Layers of Meaning in the Terminator Film Scores

Some time ago, I wrote about the personal significance of the Terminator films to me. I’ve rewatched 1 and 2 dozens of times. The more recent films in the series have been disappointing in some ways but still hugely influential on me.

One of the things that’s easy to miss about the first two films is how their main themes symbolize the struggle between human and machine. In the first one, there’s this constant repetitive metallic clanking in the background. Layered atop that is the sweeping, emotionally gripping orchestral melody.

The relentless clanking represents the forces of Skynet, for whom the war is only a pragmatic undertaking, devoid of drama, and a matter of endurance. The sweeping orchestral melody is the same war but seen from the human perspective. A tempest of emotion. Of heroes, martyrs, and deep meaning.

Combined, it represents both sides of the war and communicates what each of them is subjectively like and what they stand for. The theme itself is the future war.

When you fumigate your house, probably it is not a deeply meaningful, emotional occurrence for you; it’s just a tedious job you want over and done with. But for the rats and their babies who die choking and gasping, it is a day of extreme importance and the deepest degree of feeling such simple animals are capable of.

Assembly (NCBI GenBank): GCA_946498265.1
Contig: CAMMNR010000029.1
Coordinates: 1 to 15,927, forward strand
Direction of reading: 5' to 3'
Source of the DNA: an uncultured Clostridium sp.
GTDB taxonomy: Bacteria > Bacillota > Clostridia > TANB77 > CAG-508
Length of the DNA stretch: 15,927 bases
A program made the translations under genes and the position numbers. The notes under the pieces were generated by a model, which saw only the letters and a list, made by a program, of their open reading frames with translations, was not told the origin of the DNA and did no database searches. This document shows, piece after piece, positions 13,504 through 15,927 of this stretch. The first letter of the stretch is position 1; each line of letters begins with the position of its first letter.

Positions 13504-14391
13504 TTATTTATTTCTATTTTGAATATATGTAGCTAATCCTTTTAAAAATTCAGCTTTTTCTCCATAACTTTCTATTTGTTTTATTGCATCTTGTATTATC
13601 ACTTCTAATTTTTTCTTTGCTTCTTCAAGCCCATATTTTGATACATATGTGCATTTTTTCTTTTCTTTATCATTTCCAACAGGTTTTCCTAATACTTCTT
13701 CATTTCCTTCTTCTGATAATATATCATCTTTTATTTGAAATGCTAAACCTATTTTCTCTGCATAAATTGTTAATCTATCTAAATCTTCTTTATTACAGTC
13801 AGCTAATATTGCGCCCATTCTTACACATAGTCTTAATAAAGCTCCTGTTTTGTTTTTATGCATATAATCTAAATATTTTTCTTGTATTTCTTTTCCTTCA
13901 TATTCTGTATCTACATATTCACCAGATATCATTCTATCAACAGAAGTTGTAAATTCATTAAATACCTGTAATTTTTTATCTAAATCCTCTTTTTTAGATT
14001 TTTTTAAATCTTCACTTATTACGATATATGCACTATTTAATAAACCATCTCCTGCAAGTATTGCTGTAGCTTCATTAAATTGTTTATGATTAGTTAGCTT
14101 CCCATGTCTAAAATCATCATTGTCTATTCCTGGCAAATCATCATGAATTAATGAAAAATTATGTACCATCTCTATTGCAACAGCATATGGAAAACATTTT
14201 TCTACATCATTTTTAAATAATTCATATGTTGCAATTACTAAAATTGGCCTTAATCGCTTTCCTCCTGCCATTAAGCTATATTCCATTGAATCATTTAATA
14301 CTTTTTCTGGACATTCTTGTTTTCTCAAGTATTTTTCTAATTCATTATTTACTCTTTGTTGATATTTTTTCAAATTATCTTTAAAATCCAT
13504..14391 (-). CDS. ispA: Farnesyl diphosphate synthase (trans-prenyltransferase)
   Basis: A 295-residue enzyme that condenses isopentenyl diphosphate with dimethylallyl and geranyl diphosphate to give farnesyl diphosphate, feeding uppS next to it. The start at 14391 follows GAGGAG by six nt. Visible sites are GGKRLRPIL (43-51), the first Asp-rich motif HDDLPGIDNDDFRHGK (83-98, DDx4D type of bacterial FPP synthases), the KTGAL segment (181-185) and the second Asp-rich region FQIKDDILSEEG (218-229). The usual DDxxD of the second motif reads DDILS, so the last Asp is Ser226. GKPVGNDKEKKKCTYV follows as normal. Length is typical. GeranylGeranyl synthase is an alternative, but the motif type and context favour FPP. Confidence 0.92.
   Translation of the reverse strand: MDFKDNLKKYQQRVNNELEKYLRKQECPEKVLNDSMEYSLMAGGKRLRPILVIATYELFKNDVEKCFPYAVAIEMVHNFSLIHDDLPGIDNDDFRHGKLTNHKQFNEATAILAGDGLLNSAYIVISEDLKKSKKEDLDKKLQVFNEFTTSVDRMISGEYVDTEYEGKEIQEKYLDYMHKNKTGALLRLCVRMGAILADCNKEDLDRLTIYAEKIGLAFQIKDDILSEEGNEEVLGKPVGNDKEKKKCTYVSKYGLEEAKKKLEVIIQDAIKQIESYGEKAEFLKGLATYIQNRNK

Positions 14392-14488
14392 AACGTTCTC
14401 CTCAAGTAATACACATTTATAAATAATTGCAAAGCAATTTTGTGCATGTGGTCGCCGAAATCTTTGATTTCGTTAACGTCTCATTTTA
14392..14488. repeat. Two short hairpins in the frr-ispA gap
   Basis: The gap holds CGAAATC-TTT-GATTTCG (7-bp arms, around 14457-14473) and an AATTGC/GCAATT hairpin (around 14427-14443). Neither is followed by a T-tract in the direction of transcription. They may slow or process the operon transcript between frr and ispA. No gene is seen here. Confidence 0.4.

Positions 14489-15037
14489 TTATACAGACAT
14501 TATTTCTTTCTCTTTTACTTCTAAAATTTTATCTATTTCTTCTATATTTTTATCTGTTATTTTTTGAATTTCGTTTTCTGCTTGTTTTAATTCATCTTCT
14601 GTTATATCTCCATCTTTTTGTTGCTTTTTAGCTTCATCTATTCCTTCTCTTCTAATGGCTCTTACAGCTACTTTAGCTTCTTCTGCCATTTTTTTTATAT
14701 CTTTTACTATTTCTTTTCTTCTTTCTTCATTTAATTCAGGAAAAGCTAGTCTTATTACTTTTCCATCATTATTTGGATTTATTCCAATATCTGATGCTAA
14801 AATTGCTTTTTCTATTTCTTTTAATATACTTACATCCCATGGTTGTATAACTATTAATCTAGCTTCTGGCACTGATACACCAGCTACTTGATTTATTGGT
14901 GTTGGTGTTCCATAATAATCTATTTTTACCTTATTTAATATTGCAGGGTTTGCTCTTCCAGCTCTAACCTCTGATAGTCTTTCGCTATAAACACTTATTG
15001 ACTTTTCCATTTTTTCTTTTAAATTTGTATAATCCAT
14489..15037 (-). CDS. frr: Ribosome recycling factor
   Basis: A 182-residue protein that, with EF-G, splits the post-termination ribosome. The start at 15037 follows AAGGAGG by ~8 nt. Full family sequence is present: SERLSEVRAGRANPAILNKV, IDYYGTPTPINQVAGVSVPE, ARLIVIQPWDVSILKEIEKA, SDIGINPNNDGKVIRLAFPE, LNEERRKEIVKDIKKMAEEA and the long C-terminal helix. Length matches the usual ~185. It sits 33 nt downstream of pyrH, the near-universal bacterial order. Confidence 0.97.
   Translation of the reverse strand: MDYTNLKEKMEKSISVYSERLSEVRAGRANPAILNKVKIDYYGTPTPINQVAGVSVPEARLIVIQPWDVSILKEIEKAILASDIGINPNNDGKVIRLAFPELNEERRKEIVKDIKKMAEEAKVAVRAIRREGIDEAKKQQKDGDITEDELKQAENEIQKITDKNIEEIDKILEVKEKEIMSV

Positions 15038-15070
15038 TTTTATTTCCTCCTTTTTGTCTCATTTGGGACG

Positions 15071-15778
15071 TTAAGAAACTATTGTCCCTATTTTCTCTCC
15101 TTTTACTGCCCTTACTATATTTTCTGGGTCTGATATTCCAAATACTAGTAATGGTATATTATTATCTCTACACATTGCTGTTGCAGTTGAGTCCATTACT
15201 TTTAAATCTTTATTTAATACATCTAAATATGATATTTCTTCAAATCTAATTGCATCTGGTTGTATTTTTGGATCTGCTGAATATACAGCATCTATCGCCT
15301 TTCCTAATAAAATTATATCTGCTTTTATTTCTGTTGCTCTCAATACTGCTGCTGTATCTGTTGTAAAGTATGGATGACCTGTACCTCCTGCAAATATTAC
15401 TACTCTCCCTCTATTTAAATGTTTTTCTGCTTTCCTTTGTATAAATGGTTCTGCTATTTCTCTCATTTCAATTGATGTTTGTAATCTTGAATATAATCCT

This juxtaposition returns in the T2 theme but intensified. The DUN DUN DUN DUN DUN has the same metallic quality to it, and communicates the severity of it all. The increased urgency and stakes. Skynet is as relentless as before, but has redoubled its efforts, sensing that its end is near.

Interestingly, this time the machine part of the song has changed but the orchestral melody has remained the same, except that it has grown louder/stronger. Symbolizing the turning tides of the war, humanity’s resurgence as it struggles to deal the final blow to Skynet.

Nothing in such a well made film is by accident or without meaning. James Cameron’s detail oriented brain never fails to infuse every nook, cranny and crevice of his films with rich symbolism. Perhaps I’m reading too much into this, but I don’t think so.

Follow me for more like this! And why not read one of my stories?

Get the Medium app

A button that says 'Download on the App Store', and if clicked it will lead you to the iOS App store
A button that says 'Get it on, Google Play', and if clicked it will lead you to the Google Play store